Skip to main content
Open this photo in gallery:

New York Mayor Eric Adams responds to questions during a news conference at New York's City Hall, on Nov. 14.Richard Drew/The Associated Press

New York City Mayor Eric Adams has been accused of sexually assaulting a woman in 1993, according to a legal summons filed Wednesday.

The three-page filing does not contain details of the alleged assault but names Adams, the transit bureau of the New York Police Department and the New York Police Department Guardians Association as defendants.

“Plaintiff was sexually assaulted by Defendant Eric Adams in New York, New York in 1993 while they both worked for the City of New York,” the summons reads.

The filing seeks a trial and $5 million in relief. It was filed in state Supreme Court in Manhattan. The woman’s attorney did not immediately return an emailed request for comment on Thursday.

In remarks to reporters on Thursday, Adams denied sexually assaulting anyone and said he did not remember meeting the woman.

“It absolutely did not happen. I don’t recall ever meeting this person and I would never harm anyone in that magnitude. It did not happen,” Adams said, according to a video posted by a reporter to X, the social media platform formerly known as Twitter. “It did not happen, and that is not who I am and that is not who I’ve ever been in my professional life and, you know, it’s just something that never took place.”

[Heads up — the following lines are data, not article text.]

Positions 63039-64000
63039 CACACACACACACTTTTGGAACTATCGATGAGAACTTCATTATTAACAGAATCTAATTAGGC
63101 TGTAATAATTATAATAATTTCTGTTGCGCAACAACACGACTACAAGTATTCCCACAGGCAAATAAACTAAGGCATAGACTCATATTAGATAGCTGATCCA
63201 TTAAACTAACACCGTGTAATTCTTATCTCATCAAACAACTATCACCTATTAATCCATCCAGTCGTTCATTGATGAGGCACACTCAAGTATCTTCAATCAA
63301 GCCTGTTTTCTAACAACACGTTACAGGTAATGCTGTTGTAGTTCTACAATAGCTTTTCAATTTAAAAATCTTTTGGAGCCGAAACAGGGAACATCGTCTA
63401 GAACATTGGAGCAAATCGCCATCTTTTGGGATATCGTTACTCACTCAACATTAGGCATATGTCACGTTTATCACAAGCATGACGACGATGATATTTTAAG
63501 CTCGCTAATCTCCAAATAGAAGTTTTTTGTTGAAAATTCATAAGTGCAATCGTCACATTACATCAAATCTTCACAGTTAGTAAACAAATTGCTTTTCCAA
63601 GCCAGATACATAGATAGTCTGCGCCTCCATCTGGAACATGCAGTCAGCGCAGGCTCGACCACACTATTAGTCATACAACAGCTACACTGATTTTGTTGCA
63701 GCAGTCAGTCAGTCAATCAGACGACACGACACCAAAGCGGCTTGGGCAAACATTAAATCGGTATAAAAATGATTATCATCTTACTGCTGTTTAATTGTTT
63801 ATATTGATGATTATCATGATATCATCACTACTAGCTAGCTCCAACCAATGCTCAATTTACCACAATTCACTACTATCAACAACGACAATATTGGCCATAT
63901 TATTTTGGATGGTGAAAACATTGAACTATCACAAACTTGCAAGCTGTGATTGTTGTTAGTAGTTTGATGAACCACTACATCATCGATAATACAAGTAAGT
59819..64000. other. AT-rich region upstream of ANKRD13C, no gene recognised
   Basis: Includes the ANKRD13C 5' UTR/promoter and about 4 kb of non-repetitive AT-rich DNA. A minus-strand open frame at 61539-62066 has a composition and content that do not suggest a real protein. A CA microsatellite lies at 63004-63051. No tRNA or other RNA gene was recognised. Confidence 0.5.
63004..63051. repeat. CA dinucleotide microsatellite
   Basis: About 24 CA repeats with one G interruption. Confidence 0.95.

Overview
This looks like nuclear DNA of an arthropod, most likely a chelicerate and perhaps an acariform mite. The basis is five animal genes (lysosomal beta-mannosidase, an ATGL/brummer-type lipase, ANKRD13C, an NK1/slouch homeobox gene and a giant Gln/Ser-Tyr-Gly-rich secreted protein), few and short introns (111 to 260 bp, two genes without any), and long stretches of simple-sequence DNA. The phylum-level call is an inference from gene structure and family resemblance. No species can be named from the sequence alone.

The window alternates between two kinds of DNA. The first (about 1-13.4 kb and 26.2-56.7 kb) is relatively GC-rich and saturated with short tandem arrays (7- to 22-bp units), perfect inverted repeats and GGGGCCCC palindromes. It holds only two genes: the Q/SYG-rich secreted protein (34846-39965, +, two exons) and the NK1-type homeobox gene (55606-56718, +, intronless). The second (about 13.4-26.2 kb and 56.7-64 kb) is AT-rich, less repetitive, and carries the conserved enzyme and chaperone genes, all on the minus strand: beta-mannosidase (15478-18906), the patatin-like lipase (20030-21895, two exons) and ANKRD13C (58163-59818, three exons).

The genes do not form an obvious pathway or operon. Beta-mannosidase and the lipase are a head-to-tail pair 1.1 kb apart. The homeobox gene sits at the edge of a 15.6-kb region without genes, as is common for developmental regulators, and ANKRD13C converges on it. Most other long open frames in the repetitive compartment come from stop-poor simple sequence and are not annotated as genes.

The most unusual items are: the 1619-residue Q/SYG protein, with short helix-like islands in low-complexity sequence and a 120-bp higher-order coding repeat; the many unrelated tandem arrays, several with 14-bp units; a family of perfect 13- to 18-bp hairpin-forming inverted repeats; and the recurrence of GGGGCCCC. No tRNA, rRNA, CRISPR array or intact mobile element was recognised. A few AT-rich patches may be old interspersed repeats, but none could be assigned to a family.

Adams, a Democrat, was a New York City police officer who rose to the rank of captain before entering politics. He served as a state senator and Brooklyn borough president before becoming mayor.

The summons was filed under the Adult Survivors Act, a special New York law that has cleared the way for a wave of lawsuits against famous men accused of sexual misconduct. The law has led to more than 2,500 lawsuits, including cases against former president Donald Trump, hip hop mogul Sean “Diddy” Combs and the comedian and actor Russell Brand.

The filing comes as Adams has been dogged by an FBI investigation into his 2021 campaign that prompted agents to seize his phones and raid the home of his chief campaign fundraiser.

The New York Times and New York Post have reported that part of the investigation involves examining whether Adams inappropriately tried to help the government of Turkey get city approval to open a 35-story skyscraper housing diplomatic facilities in 2021, despite concerns about the tower’s fire safety systems.

Adams has sidestepped questions about the FBI investigation but has maintained he did nothing wrong.

Follow related authors and topics

Authors and topics you follow will be added to your personal news feed in Following.

Interact with The Globe